New Audio: JOVM Mainstay TOBACCO Releases a Woozy and Menacing Cover of a Beloved 80s Classic

Over the past two decades, the Pittsburgh-born and based producer, multi-instrumentalist and singer/songwriter Thomas Fec, best known as TOBACCO has used analog synthesizers and tape machines as as the frontman and creative mastermind of Black Moth Super Rainbow and as solo artist to create a boundary-pushing sound that evokes a woozy and uneasy intertwining of tension, anxiety, bemusement and pleasure.

2016 saw the release of TOBACCO’S fourth solo album, Sweatbox Dynasty — and since then the JOVM mainstay has been incredibly busy: TOBACCO and the members of his primary gig, Black Moth Super Rainbow reconvened to write and record 2018’s Panic Blooms, which was supported with tours with frequent tour mates The Stargazer Lilies and Nine Inch Nails. He went on to produce The Stargazers Lilies’ abrasive yet trippy Occabot and collaborated with Aesop Rock in Malibu Ken, a project that released a critically applauded album. Additionally, TOBACCO penned the theme song to HBO’s Silicon Valley.

TOBACCO’s first batch of new, solo material is the “Hungry Eyes”/”Can’t Count On Her” 7 inch, which was recently released through Ghostly International. Unless you’ve lived in a cave for the past 35 years or you’re 17, you know that the Franke Previte and John DeNicola co-written “Hungry Eyes” performed by Eric Carmen appears in an important scene of the 80s classic Dirty Dancing. The Pittsburgh-based JOVM mainstay has been covering “Hungry Eyes” in recent live sets — but before that, it appeared in a Pokemon porn parody.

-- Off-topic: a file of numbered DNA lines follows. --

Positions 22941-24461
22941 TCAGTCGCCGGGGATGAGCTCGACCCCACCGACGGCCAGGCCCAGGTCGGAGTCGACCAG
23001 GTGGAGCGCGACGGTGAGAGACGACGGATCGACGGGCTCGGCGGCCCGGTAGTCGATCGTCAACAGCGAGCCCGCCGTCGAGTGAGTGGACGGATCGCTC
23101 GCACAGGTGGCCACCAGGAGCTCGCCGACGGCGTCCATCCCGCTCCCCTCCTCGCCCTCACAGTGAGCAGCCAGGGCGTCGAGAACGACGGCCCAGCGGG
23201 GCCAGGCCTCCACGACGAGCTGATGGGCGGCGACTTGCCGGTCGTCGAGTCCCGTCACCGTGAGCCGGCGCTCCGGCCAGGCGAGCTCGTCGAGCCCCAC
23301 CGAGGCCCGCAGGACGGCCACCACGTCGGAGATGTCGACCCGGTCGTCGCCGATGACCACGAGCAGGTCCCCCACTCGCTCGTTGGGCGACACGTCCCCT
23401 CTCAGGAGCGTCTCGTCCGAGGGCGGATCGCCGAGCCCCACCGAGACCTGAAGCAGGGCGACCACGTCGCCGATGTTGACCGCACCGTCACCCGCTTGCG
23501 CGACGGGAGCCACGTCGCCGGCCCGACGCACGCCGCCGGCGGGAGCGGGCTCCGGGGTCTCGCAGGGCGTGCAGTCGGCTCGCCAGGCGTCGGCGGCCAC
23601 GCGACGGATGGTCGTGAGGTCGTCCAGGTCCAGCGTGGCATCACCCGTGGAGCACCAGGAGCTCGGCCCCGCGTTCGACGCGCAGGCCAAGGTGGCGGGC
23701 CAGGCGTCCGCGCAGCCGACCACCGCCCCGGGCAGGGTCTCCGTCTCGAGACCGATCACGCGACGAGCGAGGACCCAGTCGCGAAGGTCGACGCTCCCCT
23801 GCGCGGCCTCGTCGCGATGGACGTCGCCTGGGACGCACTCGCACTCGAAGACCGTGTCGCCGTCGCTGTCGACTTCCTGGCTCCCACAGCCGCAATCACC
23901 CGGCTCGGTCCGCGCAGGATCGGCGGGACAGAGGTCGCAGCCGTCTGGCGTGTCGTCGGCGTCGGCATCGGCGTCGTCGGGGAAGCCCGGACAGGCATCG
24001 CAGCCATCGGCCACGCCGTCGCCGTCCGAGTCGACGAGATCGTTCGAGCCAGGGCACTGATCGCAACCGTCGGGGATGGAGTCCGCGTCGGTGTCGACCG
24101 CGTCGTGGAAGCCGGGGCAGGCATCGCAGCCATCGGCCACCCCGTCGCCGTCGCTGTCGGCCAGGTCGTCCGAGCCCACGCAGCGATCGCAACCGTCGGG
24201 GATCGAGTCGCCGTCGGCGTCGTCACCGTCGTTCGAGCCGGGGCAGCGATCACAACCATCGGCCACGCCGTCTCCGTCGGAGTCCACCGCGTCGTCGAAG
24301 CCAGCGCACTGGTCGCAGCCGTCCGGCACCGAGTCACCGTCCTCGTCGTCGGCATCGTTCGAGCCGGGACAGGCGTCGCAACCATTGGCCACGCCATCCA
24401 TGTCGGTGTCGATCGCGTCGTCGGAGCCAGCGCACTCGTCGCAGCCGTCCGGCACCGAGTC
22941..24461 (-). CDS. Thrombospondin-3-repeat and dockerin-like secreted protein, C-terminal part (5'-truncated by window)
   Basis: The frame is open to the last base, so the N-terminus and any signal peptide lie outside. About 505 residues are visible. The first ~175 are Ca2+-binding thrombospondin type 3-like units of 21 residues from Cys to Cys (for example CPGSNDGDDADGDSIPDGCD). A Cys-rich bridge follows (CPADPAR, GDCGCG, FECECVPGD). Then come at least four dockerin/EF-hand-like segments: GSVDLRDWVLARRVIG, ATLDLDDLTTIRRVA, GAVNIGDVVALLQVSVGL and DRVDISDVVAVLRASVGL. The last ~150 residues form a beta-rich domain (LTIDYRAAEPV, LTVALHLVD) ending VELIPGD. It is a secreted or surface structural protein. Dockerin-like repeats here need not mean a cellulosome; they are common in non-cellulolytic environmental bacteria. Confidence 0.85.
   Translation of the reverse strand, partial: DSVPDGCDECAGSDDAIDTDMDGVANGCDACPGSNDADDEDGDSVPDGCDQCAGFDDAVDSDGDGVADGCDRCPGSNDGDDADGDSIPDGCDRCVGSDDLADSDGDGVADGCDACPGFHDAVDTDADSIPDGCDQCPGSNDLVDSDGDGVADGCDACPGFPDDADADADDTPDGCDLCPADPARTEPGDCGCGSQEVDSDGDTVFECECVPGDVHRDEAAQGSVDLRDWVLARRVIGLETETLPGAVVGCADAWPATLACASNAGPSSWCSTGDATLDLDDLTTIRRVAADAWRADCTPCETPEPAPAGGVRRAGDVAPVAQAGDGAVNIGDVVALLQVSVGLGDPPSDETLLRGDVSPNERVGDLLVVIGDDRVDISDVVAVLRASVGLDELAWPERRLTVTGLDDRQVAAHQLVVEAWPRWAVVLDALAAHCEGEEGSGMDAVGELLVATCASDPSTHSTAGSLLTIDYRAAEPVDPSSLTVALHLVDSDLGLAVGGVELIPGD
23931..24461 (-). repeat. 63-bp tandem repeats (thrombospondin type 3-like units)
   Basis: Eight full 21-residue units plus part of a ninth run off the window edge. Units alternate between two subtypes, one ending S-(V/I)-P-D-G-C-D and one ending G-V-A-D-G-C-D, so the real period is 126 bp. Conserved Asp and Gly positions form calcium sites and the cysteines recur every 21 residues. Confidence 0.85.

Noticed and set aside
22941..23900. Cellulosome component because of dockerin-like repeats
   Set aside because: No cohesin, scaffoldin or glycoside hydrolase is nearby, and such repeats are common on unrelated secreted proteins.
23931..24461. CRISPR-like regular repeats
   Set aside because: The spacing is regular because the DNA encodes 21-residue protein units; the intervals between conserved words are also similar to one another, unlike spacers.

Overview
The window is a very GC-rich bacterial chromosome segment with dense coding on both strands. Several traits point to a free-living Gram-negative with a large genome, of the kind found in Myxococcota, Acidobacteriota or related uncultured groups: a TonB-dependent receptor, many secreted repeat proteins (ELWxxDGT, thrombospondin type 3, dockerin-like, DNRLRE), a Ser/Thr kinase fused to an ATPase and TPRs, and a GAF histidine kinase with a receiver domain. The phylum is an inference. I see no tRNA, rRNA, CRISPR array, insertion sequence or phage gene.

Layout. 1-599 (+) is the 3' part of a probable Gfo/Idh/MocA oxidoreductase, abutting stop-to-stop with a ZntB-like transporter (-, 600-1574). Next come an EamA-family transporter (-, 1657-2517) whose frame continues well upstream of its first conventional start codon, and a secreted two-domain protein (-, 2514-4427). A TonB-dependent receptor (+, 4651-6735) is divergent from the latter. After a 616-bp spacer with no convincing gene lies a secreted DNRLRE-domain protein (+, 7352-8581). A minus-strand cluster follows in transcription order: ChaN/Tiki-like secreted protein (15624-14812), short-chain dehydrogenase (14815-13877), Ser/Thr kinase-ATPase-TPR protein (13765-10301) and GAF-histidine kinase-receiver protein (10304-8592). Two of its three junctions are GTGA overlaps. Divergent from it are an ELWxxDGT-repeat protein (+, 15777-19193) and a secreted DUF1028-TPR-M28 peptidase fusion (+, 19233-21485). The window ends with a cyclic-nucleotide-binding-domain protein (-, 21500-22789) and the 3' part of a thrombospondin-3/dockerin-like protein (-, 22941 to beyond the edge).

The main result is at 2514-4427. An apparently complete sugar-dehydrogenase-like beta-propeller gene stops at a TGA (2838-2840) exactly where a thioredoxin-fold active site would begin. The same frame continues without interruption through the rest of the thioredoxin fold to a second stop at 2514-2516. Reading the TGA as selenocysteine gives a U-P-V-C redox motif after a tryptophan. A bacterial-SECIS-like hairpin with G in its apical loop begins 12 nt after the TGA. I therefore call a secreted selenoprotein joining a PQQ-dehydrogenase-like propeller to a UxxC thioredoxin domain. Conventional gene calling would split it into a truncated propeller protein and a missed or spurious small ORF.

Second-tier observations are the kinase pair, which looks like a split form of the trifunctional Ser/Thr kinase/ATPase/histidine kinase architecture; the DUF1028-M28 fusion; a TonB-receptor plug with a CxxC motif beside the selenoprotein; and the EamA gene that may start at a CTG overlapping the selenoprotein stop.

Interestingly, TOBACCO’s take on the 80s pop hit retains the original’s beloved and familiar melody and structure intact but while fucking with its texture in his characteristically sludgy and woozy style, centered around blown out bass, scuzzy synth arpeggios, analog gurgle and hiss and Fec’s heavily vocoder’ed vocals. The end result is a cover that purposelessly smudges and obscures the original’s sentimentality in a way that’s uneasy and menacing. “I did ‘Hungry Eyes; because I just love it. It’s a perfect song,” Fec says in press notes. “I play it straightforward and stay mindful not to disrespect the original.”